The Justice Department will not prosecute Goldman Sachs or its employees in a financial fraud probe, officials announce Thursday.
In a written, unsigned statement, the department said it conducted an exhaustive investigation of allegations brought to light by a Senate panel investigating the 2008-2009 financial crisis, the Associated Press reported.
"The department and investigative agencies ultimately concluded that the burden of proof to bring a criminal case could not be met based on the law and facts as they exist at this time," the department said.
But the department added that if additional or new evidence were to emerge, it could change its mind.
A Senate subcommittee chaired by Sen. Carl Levin, D-Mich., in April 2011 found that Goldman marketed four sets of complex mortgage securities, called Abacus, to banks and other investors but failed to tell clients how risky they were. The panel said Goldman secretly bet against its investors' positions and deceived them about its own positions to shift risk from its balance sheet to theirs.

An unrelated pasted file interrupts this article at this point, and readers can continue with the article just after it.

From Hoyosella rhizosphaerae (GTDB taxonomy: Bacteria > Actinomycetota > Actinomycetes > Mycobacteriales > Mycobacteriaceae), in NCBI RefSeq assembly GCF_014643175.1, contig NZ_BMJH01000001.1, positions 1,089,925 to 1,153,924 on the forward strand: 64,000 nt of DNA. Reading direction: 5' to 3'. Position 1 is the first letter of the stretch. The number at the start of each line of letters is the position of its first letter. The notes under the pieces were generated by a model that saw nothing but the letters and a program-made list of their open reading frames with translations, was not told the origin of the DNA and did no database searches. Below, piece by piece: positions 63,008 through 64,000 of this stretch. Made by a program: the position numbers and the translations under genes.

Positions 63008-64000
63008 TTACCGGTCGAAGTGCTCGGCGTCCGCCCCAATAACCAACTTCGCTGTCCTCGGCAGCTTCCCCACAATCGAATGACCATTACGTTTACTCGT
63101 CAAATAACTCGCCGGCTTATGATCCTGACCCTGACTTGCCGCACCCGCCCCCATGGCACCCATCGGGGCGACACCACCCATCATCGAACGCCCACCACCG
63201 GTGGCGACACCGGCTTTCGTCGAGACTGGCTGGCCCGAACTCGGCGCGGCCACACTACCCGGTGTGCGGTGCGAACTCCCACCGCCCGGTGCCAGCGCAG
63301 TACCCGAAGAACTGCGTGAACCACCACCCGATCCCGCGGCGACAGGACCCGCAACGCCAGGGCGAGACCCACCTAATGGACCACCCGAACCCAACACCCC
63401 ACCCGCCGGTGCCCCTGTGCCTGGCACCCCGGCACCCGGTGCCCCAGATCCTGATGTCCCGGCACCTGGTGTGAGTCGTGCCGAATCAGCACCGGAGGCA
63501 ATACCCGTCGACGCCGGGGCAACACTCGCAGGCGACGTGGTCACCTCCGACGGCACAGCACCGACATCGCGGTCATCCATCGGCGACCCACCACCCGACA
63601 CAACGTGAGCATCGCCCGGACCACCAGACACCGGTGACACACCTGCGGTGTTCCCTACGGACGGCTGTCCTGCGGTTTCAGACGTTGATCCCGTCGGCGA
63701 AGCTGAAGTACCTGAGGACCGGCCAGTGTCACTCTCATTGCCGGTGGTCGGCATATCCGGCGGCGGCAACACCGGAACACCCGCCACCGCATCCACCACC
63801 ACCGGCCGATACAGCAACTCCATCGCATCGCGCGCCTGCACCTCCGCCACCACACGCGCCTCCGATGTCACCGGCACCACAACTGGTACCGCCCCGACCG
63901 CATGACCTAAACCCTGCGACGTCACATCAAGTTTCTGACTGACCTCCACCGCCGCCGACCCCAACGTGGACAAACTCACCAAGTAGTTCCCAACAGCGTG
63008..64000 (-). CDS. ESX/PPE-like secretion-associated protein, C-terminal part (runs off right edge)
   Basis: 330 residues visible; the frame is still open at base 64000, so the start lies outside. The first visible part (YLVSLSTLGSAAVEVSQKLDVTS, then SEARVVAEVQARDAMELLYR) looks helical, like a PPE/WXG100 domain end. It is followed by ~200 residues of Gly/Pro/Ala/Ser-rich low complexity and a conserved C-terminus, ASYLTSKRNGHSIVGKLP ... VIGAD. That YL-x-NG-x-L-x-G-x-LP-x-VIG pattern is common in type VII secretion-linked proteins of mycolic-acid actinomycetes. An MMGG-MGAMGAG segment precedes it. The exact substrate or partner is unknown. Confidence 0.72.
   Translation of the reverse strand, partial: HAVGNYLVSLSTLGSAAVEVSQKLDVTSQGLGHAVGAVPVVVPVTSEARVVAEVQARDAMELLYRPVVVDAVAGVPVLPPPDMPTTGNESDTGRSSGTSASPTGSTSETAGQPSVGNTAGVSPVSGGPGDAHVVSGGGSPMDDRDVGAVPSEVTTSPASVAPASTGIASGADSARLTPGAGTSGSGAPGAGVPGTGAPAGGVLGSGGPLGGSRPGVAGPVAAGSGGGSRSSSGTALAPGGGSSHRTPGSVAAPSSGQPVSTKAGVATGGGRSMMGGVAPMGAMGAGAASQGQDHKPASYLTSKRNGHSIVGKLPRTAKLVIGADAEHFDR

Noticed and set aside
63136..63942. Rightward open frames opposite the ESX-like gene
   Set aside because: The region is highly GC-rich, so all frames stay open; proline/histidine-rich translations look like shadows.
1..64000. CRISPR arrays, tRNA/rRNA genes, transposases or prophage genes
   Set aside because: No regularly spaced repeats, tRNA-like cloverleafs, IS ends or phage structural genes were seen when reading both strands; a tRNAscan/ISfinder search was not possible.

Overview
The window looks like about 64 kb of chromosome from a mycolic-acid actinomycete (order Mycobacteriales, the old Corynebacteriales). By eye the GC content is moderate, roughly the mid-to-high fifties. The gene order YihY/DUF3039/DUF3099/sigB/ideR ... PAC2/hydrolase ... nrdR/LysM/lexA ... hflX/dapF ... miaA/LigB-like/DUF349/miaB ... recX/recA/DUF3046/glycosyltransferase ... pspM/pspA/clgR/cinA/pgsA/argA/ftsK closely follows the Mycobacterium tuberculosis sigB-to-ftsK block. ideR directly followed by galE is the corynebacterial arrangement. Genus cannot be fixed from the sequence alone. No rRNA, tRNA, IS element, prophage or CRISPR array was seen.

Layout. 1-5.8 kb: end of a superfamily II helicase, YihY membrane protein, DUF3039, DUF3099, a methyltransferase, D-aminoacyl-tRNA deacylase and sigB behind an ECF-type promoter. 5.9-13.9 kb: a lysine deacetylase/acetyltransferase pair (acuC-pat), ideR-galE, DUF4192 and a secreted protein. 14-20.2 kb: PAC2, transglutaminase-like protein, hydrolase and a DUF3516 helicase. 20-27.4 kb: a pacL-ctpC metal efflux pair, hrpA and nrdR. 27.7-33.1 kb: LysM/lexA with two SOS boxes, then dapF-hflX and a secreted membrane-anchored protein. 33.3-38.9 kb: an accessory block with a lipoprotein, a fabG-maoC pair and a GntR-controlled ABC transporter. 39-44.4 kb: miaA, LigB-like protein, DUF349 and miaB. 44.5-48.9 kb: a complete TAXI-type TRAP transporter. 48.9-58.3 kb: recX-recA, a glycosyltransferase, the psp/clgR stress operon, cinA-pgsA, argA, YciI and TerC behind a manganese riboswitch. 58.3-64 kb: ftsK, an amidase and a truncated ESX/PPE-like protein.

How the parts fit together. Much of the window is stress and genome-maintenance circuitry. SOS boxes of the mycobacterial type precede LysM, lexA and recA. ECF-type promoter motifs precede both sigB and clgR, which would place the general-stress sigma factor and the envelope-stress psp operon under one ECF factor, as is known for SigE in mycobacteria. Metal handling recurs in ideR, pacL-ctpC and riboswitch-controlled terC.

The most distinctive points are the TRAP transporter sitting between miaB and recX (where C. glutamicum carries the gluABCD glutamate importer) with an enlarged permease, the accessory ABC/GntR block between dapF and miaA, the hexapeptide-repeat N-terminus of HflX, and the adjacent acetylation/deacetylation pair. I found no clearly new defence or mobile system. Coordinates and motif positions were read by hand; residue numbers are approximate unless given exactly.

The Justice Department's decision capped a good day for Goldman as the Securities and Exchange Commission also decided not to file charges against the firm over a $1.3 billion subprime mortgage portfolio.
Goldman employee Fabrice Tourre still faces a civil complaint from the SEC, Reuters reported. He has denied any wrongdoing and was the only person accused.
Goldman itself settled with the SEC for $550 million in July 2010 without admitting wrongdoing.